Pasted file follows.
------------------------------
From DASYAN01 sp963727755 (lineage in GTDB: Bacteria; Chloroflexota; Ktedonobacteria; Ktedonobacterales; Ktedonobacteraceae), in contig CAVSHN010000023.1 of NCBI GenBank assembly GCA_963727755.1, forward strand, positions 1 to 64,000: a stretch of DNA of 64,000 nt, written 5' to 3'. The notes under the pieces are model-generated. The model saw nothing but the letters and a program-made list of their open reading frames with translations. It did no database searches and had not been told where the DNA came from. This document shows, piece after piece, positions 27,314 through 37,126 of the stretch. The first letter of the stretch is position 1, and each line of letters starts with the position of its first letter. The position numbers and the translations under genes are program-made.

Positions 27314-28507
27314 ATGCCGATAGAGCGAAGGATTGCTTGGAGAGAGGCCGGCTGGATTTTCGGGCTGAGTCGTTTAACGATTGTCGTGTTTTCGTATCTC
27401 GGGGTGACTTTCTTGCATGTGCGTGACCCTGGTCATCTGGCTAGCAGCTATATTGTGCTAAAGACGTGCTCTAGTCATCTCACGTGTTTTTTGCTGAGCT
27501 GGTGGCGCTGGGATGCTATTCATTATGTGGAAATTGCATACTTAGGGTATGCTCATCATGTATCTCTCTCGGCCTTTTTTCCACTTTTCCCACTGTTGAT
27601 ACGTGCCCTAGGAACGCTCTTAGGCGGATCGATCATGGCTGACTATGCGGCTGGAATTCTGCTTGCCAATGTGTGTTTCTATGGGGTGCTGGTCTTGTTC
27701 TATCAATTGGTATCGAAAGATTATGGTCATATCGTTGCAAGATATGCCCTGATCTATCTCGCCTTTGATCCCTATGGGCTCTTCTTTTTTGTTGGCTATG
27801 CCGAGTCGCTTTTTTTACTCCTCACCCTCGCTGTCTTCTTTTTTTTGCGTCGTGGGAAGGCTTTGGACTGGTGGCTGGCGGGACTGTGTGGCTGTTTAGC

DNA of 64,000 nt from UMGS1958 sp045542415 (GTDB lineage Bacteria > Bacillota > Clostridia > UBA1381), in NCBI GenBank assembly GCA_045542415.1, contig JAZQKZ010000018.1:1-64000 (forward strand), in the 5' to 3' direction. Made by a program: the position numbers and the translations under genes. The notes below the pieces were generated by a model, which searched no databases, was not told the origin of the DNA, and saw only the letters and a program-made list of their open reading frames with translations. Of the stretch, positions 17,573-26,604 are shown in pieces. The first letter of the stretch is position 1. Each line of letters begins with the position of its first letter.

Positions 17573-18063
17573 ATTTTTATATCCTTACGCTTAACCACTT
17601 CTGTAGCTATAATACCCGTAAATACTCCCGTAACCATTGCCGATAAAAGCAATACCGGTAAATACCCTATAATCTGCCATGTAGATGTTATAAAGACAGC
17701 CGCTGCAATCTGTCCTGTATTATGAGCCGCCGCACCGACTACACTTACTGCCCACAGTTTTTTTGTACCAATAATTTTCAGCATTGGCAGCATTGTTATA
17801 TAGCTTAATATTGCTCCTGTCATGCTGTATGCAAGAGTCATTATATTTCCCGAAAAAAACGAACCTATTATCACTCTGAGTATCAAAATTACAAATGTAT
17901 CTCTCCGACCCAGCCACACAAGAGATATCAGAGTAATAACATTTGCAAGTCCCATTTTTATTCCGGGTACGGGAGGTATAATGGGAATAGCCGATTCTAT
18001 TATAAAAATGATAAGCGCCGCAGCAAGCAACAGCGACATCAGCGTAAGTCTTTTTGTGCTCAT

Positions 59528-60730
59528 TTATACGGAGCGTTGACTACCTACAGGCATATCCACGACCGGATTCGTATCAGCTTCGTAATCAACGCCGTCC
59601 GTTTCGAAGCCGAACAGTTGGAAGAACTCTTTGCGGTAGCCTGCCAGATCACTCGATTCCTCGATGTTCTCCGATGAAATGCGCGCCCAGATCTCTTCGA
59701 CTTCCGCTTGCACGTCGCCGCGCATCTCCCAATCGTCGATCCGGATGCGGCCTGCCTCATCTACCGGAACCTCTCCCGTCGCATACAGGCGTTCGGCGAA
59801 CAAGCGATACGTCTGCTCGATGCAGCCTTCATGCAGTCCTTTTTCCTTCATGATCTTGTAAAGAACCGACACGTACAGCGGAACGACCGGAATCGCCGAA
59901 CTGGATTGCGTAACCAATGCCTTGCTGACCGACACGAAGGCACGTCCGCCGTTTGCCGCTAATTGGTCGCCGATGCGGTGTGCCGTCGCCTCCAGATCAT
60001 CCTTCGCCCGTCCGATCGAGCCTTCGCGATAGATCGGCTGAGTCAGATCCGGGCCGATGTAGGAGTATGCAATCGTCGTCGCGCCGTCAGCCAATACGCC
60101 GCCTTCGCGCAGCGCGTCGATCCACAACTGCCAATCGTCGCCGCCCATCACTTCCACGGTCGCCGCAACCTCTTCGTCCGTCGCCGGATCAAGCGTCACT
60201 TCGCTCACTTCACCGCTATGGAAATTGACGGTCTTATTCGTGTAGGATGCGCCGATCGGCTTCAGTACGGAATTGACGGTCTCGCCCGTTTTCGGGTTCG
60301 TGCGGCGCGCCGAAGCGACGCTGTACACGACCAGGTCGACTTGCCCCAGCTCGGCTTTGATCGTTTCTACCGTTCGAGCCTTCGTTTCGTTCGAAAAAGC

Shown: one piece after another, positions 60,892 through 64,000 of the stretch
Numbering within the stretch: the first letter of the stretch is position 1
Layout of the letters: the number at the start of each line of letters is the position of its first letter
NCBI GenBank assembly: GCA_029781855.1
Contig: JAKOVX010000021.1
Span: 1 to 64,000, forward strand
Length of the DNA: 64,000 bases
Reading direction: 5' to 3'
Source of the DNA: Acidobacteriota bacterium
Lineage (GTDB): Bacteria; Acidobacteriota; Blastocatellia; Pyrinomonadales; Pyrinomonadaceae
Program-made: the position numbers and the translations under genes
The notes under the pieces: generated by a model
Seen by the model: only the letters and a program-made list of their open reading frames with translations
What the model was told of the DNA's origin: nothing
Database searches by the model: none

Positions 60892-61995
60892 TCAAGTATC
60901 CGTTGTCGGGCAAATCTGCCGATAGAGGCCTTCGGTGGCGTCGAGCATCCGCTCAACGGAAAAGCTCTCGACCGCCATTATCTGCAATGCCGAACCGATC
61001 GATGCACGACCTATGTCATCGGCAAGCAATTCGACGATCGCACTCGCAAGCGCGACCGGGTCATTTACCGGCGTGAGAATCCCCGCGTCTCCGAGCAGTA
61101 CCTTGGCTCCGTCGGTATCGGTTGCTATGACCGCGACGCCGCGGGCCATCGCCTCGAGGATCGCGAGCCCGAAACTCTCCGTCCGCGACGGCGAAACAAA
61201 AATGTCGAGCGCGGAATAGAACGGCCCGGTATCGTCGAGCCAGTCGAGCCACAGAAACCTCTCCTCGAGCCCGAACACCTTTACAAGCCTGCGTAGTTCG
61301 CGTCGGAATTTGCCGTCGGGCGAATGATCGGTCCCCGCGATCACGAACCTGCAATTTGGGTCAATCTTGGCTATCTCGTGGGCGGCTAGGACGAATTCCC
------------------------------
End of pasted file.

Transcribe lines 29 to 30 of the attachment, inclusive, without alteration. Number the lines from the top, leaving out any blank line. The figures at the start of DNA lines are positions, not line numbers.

Layout of the letters: the number at the start of each line of letters is the position of its first letter
NCBI GenBank assembly: GCA_029781855.1